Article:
Human Rights Watch’s Tokoh Maal Hijrah Award: M’sia a ‘migrants abuser’

Human Rights Watch’s Tokoh Maal Hijrah Award: M’sia a ‘migrants abuser’

Christine Chan

from : malaysiakini

Knowingly or unknowingly government policies worldwide have exposed migrants to human rights abuses, according to Human Rights Watch’s(HRW) round-up report for this year.

The report that includes China, Egypt, France Greece, Italy, Kuwait, Malaysia, Thailand, Russia and United States exposes rampant labour exploitation, inadequate access to health care, prolonged detentions in poor and overcrowded conditions.

On Malaysia, the report says corruption and extortion during the recruitment process contributes to deception of migrants over job promises or the validity of their travel documents.

And migrants who do not have work permits including refugees, asylum seekers, and victims of deportation may be subject to arrest, prosecution and deportation under Malaysia’s harsh immigration law.

Punishment also includes imprisonment, caning, heavy fines, and prolonged detention in overcrowded and unhygienic immigration detention centre. Therefore, for fear of arrest and deportation, these migrants may endure exploitative work conditions.

Besides that, according to the report, our local governments have also condoned vigilante style monitoring of migrants by civilians group known as People’s Voluntary Corp (RELA).

RELA, a half- million strong untrained paramilitary force whose members, in conjunction with immigration and police officers, routinely rounds up suspected undocumented migrants.

Further, it reveals that abuses committed during raids include physical assault, threats, humiliating treatment, forced entry into living quarters, extortion, theft and destruction of identity or residency papers.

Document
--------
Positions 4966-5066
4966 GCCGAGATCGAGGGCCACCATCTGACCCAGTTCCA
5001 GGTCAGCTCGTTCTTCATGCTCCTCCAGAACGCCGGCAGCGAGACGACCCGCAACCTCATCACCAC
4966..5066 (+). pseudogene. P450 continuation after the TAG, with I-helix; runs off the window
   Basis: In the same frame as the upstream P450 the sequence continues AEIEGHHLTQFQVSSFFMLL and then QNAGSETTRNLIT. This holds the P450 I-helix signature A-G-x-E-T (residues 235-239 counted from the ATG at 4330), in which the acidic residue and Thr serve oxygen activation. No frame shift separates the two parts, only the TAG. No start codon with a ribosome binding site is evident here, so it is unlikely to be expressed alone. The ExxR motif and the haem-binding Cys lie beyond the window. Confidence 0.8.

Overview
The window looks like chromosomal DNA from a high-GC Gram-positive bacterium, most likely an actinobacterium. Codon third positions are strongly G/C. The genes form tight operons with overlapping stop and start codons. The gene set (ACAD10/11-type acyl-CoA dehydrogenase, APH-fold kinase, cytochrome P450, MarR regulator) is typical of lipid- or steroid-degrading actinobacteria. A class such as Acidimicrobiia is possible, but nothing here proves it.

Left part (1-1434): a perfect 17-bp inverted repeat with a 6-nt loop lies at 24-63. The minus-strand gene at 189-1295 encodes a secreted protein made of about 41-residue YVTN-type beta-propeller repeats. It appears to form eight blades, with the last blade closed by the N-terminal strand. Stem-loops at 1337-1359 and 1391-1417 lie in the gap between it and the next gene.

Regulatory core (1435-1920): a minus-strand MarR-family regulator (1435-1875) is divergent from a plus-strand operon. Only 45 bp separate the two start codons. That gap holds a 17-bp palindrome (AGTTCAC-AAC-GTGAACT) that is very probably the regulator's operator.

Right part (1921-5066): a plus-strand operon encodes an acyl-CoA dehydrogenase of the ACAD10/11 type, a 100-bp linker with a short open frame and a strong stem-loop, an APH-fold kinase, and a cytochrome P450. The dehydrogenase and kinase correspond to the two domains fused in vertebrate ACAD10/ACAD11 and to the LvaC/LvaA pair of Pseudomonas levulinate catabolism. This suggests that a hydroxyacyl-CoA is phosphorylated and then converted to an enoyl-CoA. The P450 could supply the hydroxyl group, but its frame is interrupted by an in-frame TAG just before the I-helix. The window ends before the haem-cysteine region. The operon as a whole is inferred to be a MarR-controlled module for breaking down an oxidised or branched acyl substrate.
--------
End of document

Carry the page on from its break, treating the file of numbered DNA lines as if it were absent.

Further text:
‘We need to protect them’

Senior researcher in HRW’s Women’s Rights Division, Nisha Varia said that governments seem to think that when people migrate, they leave their rights at home and instead of protecting these people who are already at risk of abuse, many governments further marginalize and punish them.

“Migrants form the backbone of many economies, performing the labour and services that people in their host countries depend on but will not do it themselves”

“Instead of getting respect, freedom and wages they are owed, they are treated as security threats, and in general, as undesirables to be pushed out of sight,” she said.

HRW recommends the Malaysian government to take the following steps:

Expedite judicial process and end any form of corporal punishment for immigration offences;

Ensure asylum seekers, refugees, trafficked persons, and abused workers are not subject to penalties imposed under the Immigration Act 1959/63;

Establish a mechanism for migrants, refugees, and asylum seekers to report allegations of abuse anonymously. Those filing charges should be guaranteed legal counsel, permission to work, and safety from detention or deportation until judicial processes are complete; and,

Abolish RELA, and until such time, restructure it as a volunteer agency with no role in apprehension of irregular migrants.

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